Sunday, March 22, 2020

Rails Project: What's for Dinner?

If I'm honest, Rails was the most difficult unit for me so far. I really, really liked Sinatra. I liked that at the end of my Sinatra project, I had a functional application and I could literally explain every line of code. I knew what it did, and I felt comfortable experimenting by changing it. As soon as we switched over to Rails, I felt like I no longer understood anything! Sure, it's possible in Rails to generate an entire app with basic CRUD functionality in seconds ... but what the heck is actually happening??? I found that to be a theme with Rails. Even now that I have finished my project, half of the files are still a big mystery to me. What exactly does database.yml do? What are all these initializer files? I've been told that this is the thing about Rails, that there's always more to learn and understand, to be patient ... but still, this is outside of my comfort zone. I like to understand all of the nuts and bolts.

Which is not to say that I'm not proud of the project I built! I called my application What's for Dinner? and it's designed to solve a most basic need of parents everywhere: finding kid-friendly weeknight dinners. Users can submit recipes, view recipes, filter recipes by category, search for recipes, and save recipes to a "recipe box" (as long as they have an account). They can also sign in through Google! (Let me tell you, after the headache this feature gave me, I will never take for granted being able to do this on any site I visit, ever again!)

Rather than walking through the entire design, I'll focus on a key understanding I gained through the process of building my project:

Nested Forms

These have been my biggest obstacle in Rails -- specifically, understanding all of the different form macros (form_for, form_tag) and using them to generate forms for nested attributes. After much trial and error, I think I finally understand the beauty of form_for!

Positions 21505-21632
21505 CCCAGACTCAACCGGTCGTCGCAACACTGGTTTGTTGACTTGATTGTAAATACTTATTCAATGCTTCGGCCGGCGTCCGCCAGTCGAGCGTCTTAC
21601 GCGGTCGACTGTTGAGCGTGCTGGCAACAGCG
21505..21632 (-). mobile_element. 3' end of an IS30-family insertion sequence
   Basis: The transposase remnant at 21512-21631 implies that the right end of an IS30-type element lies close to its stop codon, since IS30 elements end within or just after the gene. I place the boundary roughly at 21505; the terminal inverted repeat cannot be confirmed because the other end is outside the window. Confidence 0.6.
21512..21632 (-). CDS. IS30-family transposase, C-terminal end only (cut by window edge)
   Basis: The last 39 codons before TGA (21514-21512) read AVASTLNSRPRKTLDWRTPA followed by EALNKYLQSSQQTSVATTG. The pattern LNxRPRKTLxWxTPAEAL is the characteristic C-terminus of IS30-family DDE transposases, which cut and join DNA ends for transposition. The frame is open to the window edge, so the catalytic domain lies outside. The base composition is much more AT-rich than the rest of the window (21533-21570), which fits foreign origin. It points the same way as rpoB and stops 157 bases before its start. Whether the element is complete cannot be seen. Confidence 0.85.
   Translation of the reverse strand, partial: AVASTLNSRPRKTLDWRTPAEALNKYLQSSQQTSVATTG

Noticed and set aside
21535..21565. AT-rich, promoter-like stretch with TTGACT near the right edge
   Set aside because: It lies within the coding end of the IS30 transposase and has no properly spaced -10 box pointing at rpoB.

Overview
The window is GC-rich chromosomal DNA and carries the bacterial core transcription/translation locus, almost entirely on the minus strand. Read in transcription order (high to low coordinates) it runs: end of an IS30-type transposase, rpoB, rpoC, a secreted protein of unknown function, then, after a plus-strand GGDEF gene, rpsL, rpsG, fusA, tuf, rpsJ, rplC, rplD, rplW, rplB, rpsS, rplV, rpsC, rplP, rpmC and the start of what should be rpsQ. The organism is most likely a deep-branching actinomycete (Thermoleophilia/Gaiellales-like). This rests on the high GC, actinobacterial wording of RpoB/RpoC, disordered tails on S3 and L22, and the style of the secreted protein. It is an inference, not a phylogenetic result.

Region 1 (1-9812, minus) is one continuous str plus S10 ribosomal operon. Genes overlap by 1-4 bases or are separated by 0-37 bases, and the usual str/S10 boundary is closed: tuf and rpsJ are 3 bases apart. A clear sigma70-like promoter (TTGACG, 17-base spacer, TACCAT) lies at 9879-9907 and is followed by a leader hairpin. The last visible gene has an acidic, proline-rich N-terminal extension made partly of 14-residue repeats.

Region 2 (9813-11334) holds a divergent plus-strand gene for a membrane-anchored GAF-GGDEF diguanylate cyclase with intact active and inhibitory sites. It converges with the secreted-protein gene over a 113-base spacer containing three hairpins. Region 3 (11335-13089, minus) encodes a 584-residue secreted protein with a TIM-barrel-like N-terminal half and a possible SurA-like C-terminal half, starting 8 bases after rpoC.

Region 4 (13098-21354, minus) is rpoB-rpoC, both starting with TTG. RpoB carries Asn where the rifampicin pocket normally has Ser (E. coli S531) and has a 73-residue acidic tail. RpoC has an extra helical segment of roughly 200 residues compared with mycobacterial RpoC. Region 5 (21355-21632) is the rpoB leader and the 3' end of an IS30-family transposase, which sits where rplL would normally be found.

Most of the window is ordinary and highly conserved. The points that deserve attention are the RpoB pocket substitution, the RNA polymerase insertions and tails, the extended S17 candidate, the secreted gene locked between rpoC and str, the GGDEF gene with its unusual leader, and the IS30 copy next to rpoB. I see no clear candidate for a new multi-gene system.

In my domain, a Recipe has many RecipeSteps (something like recipe_id: 15, step_number: 1, content: "Boil water") and RecipeIngredients (a table joining ingredients to recipes, something like recipe_id: 15, ingredient_id: 12, quantity: "1 cup"). When a user wants to create a new recipe, I first ask them how many steps and ingredients their recipe has (an annoyance I hope will no longer be necessary once we learn JavaScript). I then use my RecipesController#new action to build a new Recipe and build the correct number of RecipeIngredients and RecipeSteps associated with that Recipe object:

Then, in my /views/recipes/new file, I can use fields_for to capture data for those nested attributes (RecipeIngredients and RecipeSteps). Note that recipe_form is the form builder object defined at the start of my form_for; i.e., <%= form_for @recipe do |recipe_form| %>

So what happens when the submit button is clicked, triggering the RecipesController#create action? Well, a new Recipe record is generated and then there is an attempt to save it to the database. But, this simple-sounding step - "a new Recipe record is generated" - is actually quite involved! In particular, the Recipe class has custom setter methods responsible for creating the associated RecipeIngredient and RecipeStep records while creating the Recipe object they belong to:

And that's that. Now that I've talked through it from start to finish, I wonder why it ever seemed to mysterious!

Thanks so much for following me on this coding journey. Please feel free to check out the repo for my Rails project here; I'm also hoping to "go live" with this project one day soon (once I've made some upgrades, of course!). Comments and suggestions are all welcome!